While all active parents are caregivers in some sense of the word, parents of special needs children are more than just parents — we also take on the roles of nurses, educators, therapists, and so much more with, sometimes, little to no training or prior experience in those areas.
As if this reality wasn’t difficult before, parents and caregivers of special needs children are more overwhelmed than ever during the pandemic. The loss of routine and other challenges brought on by COVID-19 are causing our children to experience more frequent episodes of severe anxiety that are resulting in intense behavioral difficulties.
As the country has essentially become fully virtual, crucial support systems have diminished for special needs families, including school, remote therapy programs, live-in nurses, and after-school activities that us parents typically rely on. Even with school being held virtually, the vast majority of children with special needs are not able to follow along with the virtual instruction, leaving them helpless, overwhelmed, and frustrated.
This is not only putting many parents in the position of choosing between our jobs and this caregiving role, but we are finding it nearly impossible to provide the necessary sensory, behavioral, and educational instruction our children need without the help of in-person professionals.
In the midst of trying to fill all of these gaps, manage our careers, and deal with normal and crisis family situations, how in the world are we supposed to push through without experiencing burn-out?
Here are a few things that can help.
Parents need to SUPPORT other parents
We have seen parents judge and criticize other parents more than ever before. Some want to send their kids back to school, some criticize the thought. Some children refuse to wear a mask and the parents get blamed by other parents who don’t fully understand the situation, and some willingly choose not to make their child wear a mask for their own health and safety reasons. Some parents cannot access distanced learning for their children, or virtual learning is not an option based on the child’s cognitive disabilities. This list goes on and on.
In this time when special needs parents are feeling more pressure than ever before, it is CRUCIAL to set these differences aside and support each other in one way or another. The world has enough doom and gloom as it is, and at the end of the day, it’s each parent’s decision on what is best for their child specifically. Be kind, be helpful, and be encouraging.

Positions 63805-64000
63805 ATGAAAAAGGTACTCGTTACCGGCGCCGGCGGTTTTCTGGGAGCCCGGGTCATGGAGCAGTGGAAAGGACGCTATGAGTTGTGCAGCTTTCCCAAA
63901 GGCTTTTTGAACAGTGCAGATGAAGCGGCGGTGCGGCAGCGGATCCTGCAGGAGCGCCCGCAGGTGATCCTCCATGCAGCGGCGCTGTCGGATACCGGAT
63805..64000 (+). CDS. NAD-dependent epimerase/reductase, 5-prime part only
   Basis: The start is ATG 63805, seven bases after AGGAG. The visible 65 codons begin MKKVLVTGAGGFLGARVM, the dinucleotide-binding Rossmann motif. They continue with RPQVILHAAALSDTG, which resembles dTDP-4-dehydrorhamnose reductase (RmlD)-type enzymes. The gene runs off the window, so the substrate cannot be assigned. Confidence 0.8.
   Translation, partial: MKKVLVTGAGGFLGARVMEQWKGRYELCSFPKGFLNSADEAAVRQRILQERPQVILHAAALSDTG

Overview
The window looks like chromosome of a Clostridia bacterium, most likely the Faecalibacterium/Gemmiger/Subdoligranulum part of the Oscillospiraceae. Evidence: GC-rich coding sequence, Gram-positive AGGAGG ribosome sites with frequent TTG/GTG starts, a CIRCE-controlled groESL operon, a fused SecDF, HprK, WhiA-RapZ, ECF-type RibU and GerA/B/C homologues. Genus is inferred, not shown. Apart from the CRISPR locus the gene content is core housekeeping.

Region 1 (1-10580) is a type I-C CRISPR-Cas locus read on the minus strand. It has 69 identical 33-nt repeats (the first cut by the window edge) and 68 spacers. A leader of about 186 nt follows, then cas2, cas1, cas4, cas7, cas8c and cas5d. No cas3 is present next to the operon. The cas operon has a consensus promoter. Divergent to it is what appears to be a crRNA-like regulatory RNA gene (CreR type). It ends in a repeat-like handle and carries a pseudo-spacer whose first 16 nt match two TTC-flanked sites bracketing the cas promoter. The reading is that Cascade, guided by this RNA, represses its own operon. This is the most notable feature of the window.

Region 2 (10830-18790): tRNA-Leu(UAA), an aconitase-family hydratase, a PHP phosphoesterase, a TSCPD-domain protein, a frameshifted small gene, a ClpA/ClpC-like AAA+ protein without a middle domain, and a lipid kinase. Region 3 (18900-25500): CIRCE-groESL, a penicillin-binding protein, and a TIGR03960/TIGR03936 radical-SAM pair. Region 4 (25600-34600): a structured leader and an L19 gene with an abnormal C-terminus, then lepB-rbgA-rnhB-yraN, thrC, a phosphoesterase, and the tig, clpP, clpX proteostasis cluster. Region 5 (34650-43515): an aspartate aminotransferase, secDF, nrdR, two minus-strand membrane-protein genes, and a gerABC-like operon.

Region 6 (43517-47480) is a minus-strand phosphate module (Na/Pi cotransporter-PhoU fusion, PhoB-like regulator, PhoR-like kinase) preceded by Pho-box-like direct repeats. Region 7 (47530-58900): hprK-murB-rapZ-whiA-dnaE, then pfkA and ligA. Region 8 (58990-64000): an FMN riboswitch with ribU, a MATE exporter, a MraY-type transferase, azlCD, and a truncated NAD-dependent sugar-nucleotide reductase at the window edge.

Create or recreate a support team
Even if you are a parent of a high-risk child, maybe even especially so, you have to take a break. If your old team of helpers has fallen apart during COVID-19, it’s time to build a new one.
Start with people you trust who you can build immunity with — one or two support people who are willing to go through a two week period of no exposure and some kind of quarantine to keep from putting your children at risk. This way, they can be a back-up during some period of time for you. Maybe this is a grandparent, a specific nurse, a member of your church, a PCA, etc. These people DO exist, and they are our best bet at getting some sort of break when we need it most — and we do, in fact, need it.
Reach out to public agencies
Most public agencies have extra money right now, but you have to reach out and ask for it! In our state, this includes the Department of Developmental Services, MASS Commission for the Blind, MASS Health, etc. In your state, you will have similar agencies as well. They have extra pockets of money right now to help support families like ours during the pandemic, but they won’t come looking for you.
This goes back to point #2. There are ways for people to help you virtually! If you don’t have time to do this research, or you can’t get someone to come help you with tasks in your home, find people who can help you from where they are. Have your support team contact these agencies and find assistance on your behalf while you are taking care of your family and everything else going on at home.
For more helpful tips on how special needs parents can prevent burn-out during the pandemic, watch the recent Facebook Live session hosted by Special Needs Companies founder Annette Hines in our “Circle of Care” Facebook group here.